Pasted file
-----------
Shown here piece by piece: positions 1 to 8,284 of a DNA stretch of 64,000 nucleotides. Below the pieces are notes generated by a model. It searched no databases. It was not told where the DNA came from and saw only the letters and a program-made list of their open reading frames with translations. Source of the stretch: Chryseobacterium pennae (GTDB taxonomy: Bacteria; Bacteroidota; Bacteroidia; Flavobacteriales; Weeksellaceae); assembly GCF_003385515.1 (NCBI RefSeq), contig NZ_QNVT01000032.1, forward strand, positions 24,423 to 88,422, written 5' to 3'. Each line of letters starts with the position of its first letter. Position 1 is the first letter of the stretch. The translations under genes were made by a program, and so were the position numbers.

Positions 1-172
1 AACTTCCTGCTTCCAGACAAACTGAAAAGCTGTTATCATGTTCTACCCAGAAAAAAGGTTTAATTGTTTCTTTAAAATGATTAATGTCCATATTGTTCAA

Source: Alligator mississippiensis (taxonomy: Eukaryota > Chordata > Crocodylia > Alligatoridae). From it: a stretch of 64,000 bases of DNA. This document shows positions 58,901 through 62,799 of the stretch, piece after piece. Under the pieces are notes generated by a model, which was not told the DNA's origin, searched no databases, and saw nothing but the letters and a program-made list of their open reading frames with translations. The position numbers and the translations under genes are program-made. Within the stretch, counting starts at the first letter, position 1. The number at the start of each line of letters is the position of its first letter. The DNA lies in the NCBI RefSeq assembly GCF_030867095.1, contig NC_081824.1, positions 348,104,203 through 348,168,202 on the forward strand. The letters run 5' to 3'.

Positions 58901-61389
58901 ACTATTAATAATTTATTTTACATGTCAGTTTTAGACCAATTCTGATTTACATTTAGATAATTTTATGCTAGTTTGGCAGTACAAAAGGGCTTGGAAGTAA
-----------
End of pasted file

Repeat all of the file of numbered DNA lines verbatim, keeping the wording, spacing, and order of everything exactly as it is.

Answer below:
Shown here piece by piece: positions 1 to 8,284 of a DNA stretch of 64,000 nucleotides. Below the pieces are notes generated by a model. It searched no databases. It was not told where the DNA came from and saw only the letters and a program-made list of their open reading frames with translations. Source of the stretch: Chryseobacterium pennae (GTDB taxonomy: Bacteria; Bacteroidota; Bacteroidia; Flavobacteriales; Weeksellaceae); assembly GCF_003385515.1 (NCBI RefSeq), contig NZ_QNVT01000032.1, forward strand, positions 24,423 to 88,422, written 5' to 3'. Each line of letters starts with the position of its first letter. Position 1 is the first letter of the stretch. The translations under genes were made by a program, and so were the position numbers.

Positions 1-172
1 AACTTCCTGCTTCCAGACAAACTGAAAAGCTGTTATCATGTTCTACCCAGAAAAAAGGTTTAATTGTTTCTTTAAAATGATTAATGTCCATATTGTTCAA

Source: Alligator mississippiensis (taxonomy: Eukaryota > Chordata > Crocodylia > Alligatoridae). From it: a stretch of 64,000 bases of DNA. This document shows positions 58,901 through 62,799 of the stretch, piece after piece. Under the pieces are notes generated by a model, which was not told the DNA's origin, searched no databases, and saw nothing but the letters and a program-made list of their open reading frames with translations. The position numbers and the translations under genes are program-made. Within the stretch, counting starts at the first letter, position 1. The number at the start of each line of letters is the position of its first letter. The DNA lies in the NCBI RefSeq assembly GCF_030867095.1, contig NC_081824.1, positions 348,104,203 through 348,168,202 on the forward strand. The letters run 5' to 3'.

Positions 58901-61389
58901 ACTATTAATAATTTATTTTACATGTCAGTTTTAGACCAATTCTGATTTACATTTAGATAATTTTATGCTAGTTTGGCAGTACAAAAGGGCTTGGAAGTAA